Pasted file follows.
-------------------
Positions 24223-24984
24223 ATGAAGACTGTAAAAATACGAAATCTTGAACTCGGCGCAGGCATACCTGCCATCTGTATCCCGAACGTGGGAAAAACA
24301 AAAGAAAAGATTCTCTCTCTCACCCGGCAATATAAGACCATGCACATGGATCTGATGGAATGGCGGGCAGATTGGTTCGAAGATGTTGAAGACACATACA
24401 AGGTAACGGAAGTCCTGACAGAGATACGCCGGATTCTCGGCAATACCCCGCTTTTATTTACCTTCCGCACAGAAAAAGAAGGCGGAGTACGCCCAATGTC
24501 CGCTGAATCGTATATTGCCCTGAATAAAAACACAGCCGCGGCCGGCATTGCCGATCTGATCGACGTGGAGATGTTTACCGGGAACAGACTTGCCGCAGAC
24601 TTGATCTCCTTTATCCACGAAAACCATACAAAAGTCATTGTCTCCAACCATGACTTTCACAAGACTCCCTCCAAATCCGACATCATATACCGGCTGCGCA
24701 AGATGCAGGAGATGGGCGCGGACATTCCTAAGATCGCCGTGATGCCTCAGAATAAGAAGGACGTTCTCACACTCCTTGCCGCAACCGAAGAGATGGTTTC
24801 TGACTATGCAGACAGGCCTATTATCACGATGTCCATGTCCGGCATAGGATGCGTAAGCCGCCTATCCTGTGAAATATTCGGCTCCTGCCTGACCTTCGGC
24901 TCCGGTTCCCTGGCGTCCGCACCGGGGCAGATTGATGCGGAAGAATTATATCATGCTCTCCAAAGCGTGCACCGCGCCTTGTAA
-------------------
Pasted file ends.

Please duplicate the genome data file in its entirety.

Positions 24223-24984
24223 ATGAAGACTGTAAAAATACGAAATCTTGAACTCGGCGCAGGCATACCTGCCATCTGTATCCCGAACGTGGGAAAAACA
24301 AAAGAAAAGATTCTCTCTCTCACCCGGCAATATAAGACCATGCACATGGATCTGATGGAATGGCGGGCAGATTGGTTCGAAGATGTTGAAGACACATACA
24401 AGGTAACGGAAGTCCTGACAGAGATACGCCGGATTCTCGGCAATACCCCGCTTTTATTTACCTTCCGCACAGAAAAAGAAGGCGGAGTACGCCCAATGTC
24501 CGCTGAATCGTATATTGCCCTGAATAAAAACACAGCCGCGGCCGGCATTGCCGATCTGATCGACGTGGAGATGTTTACCGGGAACAGACTTGCCGCAGAC
24601 TTGATCTCCTTTATCCACGAAAACCATACAAAAGTCATTGTCTCCAACCATGACTTTCACAAGACTCCCTCCAAATCCGACATCATATACCGGCTGCGCA
24701 AGATGCAGGAGATGGGCGCGGACATTCCTAAGATCGCCGTGATGCCTCAGAATAAGAAGGACGTTCTCACACTCCTTGCCGCAACCGAAGAGATGGTTTC
24801 TGACTATGCAGACAGGCCTATTATCACGATGTCCATGTCCGGCATAGGATGCGTAAGCCGCCTATCCTGTGAAATATTCGGCTCCTGCCTGACCTTCGGC
24901 TCCGGTTCCCTGGCGTCCGCACCGGGGCAGATTGATGCGGAAGAATTATATCATGCTCTCCAAAGCGTGCACCGCGCCTTGTAA